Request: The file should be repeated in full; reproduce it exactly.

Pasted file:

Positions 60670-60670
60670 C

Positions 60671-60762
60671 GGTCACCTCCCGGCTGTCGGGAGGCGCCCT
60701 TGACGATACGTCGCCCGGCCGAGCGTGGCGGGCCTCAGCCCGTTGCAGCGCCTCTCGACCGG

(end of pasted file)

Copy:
Positions 60670-60670
60670 C

Positions 60671-60762
60671 GGTCACCTCCCGGCTGTCGGGAGGCGCCCT
60701 TGACGATACGTCGCCCGGCCGAGCGTGGCGGGCCTCAGCCCGTTGCAGCGCCTCTCGACCGG